Bank of Israel Governor Stanley Fischer surprised the markets late Tuesday afternoon with an unexpected lowering of the interest rate, from 4.25% to 3.75%. Economic experts praised the move.
The next interest change had not been expected until Oct. 27, or almost three weeks away. The change which will take effect on Sunday, Oct. 12, after the Yom Kippur break.
The Bank of Israel provided three reasons for the decision: The expected drop in inflation, the continued drop in the price of goods around the world, and the forecasted slowdown in domestic economic growth.
More specifically, Globes reports that the decision to lower the interest was made in light of the sharply rising uncertainty in the world financial markets and the ramifications upon Israel's markets. The lowered interest will enable the market to better deal with the challenges now facing it, Bank of Israel officials explain, as it increases liquidity and supports market stability and growth.
The Tel Aviv Stock Exchange (TASE) and other economic indicators responded positively. Shortly after the announcement, the TASE was up some 3.6% and the Tel-Tech 15 was rising by over 4.8%. The dollar continues its climb and is now at 3.5225 shekels, 2 agorot more than the exchange rate set less than an hour earlier, and the euro is 4.824, 5 agorot higher than the official exchange rate.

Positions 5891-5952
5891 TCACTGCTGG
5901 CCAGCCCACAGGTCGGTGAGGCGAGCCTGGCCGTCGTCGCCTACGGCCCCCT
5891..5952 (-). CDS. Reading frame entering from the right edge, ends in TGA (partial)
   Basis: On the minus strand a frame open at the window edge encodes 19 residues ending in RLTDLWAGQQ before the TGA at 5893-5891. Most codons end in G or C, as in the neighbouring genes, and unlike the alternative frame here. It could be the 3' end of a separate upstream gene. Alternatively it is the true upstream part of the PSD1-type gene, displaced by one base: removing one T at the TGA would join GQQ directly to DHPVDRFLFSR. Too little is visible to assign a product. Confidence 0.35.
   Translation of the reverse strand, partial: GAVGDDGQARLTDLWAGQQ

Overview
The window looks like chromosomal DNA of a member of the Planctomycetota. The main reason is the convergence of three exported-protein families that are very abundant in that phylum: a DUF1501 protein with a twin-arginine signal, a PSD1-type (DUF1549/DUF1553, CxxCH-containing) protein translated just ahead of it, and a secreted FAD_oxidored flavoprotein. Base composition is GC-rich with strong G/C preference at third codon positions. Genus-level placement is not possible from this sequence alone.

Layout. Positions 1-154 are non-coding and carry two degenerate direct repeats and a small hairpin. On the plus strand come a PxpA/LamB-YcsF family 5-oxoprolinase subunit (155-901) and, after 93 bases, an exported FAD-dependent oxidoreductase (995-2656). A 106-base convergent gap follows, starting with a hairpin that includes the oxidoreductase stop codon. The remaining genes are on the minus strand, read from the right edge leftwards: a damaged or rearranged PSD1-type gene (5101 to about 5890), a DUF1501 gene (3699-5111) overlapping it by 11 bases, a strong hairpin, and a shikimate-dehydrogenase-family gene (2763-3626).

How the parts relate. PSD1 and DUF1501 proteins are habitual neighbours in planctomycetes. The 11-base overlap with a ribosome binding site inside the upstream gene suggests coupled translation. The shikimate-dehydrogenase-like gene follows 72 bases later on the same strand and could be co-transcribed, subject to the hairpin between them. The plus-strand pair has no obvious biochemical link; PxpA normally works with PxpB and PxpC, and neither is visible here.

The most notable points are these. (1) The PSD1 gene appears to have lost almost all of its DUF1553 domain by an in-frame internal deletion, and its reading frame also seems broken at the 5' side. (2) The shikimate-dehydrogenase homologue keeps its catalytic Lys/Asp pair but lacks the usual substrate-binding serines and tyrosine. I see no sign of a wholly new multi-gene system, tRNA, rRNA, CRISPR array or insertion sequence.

Yossi Frank, Chairman of Energy Finances in Israel, predicted this morning that the Bank of Israel would lower the interest rate in a column he wrote for Globes. Afterwards, he said, "Lowering the interest provides direction, and shows that Israel's central bank is ready to fight in the foreign currency market and also vis-a-vis the financial crisis. Until now, Israel's top financial echelon settled for declarations that all is OK and stable - but action was needed."
The Bank of Israel also announced this morning (Tuesday) that it may continue its dollar purchasing program even after Israel's foreign currency reserves reach the original target level, if circumstances warrant.
A decision by Fischer several months ago to purchase first $25 million a day, then $100 million a day, has been credited with stopping the dollar's downward climb compared with the Israeli shekel. Just last week, he said he has no intention of continuing this policy after Israel's dollar reserves hit $40 billion - but added, "A Central Bank never says never, however."